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In horse racing, a maiden race is a race confined to horses that have not yet won a race and are known as maidens. Maiden races are run over a range of distances and eligibility is based on age and sex.
A maiden is the starting point for horses that race on flat courses and some races are for two-year-olds only, which is the age at which flat horses begin their career – although some don’t race until an older age.
Flat racing is structured around a number of distinct types of race. The starting point for most horses is a maiden and as they get older and gain more experience, they graduate to handicaps, stakes races, Group races and ultimately the five Classics, which are the pinnacle of the sport. Horses must have not won a flat race at the time of the race but winners from jump racing can take part.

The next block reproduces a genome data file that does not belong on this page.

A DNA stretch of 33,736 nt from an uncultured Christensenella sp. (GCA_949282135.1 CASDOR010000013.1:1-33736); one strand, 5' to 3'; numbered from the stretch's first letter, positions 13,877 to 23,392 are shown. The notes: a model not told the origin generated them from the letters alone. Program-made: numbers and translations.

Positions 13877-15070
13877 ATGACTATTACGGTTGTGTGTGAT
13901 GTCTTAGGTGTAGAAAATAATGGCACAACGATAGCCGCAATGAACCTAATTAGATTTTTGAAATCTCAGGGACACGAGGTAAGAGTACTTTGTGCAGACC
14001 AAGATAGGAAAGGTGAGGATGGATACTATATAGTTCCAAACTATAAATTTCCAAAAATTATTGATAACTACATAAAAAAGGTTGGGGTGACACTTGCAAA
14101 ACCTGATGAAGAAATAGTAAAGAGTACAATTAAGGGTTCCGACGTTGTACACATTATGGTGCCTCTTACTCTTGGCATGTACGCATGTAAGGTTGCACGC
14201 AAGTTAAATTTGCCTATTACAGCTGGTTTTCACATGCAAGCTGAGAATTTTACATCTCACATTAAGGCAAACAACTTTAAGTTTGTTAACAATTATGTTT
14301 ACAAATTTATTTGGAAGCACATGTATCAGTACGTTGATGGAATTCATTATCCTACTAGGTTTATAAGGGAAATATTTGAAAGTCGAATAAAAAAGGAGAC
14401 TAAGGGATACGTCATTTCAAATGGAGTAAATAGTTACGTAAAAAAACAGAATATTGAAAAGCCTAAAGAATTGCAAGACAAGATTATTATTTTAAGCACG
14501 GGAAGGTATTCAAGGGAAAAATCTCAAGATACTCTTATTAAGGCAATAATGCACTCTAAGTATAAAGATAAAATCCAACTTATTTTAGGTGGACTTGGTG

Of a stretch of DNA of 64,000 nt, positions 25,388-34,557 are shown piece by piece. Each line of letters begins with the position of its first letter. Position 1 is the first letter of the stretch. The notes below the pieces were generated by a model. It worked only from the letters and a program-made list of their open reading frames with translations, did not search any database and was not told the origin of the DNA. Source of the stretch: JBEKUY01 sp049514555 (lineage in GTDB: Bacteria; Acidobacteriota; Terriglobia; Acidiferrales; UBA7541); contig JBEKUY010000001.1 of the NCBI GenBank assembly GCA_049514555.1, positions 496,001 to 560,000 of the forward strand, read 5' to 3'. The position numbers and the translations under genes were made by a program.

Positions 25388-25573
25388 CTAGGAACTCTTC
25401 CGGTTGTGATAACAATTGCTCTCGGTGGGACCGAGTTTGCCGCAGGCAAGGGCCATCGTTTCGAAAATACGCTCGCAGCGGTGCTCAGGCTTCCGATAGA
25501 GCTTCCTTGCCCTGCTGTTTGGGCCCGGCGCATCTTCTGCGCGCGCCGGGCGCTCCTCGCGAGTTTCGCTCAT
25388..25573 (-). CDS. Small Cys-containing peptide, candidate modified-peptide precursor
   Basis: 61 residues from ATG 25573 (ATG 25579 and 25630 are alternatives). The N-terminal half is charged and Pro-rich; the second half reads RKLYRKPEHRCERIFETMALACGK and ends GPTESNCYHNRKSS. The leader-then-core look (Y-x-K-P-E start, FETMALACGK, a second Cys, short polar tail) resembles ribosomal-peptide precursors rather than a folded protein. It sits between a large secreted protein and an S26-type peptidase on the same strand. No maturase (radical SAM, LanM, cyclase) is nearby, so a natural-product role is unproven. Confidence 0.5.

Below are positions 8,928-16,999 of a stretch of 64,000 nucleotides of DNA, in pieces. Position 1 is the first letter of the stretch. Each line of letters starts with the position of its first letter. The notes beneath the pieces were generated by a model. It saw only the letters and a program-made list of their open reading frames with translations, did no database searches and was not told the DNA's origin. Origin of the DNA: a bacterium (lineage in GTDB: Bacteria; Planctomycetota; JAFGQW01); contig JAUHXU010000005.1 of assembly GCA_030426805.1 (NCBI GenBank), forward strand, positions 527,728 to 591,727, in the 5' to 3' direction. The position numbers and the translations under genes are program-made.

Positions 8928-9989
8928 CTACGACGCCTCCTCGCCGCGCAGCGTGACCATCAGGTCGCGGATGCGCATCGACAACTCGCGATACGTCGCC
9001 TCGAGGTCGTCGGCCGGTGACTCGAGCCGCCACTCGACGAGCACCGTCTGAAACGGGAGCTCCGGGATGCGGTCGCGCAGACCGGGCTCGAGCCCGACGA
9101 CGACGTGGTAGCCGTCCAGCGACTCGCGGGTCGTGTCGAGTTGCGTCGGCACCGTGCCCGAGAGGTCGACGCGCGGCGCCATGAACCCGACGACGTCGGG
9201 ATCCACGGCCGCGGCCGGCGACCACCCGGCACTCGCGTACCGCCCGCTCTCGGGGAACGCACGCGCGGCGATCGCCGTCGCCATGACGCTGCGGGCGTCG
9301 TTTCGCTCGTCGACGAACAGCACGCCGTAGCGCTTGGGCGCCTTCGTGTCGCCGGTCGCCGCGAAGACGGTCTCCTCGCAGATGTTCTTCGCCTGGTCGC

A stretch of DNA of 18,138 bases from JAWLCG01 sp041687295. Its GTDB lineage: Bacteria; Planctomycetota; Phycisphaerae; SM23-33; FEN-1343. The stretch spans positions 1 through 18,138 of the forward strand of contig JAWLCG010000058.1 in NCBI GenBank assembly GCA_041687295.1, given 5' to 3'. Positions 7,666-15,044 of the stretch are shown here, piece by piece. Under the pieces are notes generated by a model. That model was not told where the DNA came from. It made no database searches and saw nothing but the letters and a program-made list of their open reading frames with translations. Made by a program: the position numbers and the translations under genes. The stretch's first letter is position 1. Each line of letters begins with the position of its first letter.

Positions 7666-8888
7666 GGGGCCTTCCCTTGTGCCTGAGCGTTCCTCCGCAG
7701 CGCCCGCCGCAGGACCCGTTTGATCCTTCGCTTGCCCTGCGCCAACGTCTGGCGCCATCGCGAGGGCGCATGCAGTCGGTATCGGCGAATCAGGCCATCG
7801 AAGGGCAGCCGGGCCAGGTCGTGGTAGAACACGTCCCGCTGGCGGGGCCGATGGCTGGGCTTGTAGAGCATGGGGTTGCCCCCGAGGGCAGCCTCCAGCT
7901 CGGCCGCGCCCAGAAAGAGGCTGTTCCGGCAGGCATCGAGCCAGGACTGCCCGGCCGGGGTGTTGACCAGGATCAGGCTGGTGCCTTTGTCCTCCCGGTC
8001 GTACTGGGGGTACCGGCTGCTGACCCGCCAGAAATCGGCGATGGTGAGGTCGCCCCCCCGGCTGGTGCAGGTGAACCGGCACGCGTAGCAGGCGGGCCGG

If a horse is unable to win a maiden amongst their own sex and age group they are unlikely to win races at a higher level. Maiden races are the lowest level for flat races and they are run throughout the flat season which goes from March to November. Claiming maiden races are designed for the possible sale of the winner after the race. Maiden races can be handicaps or weight-for-age races.
Maiden races attract he fields because the vast majority of horses trained in Britain do not win a race but many Classic winners have run in maidens.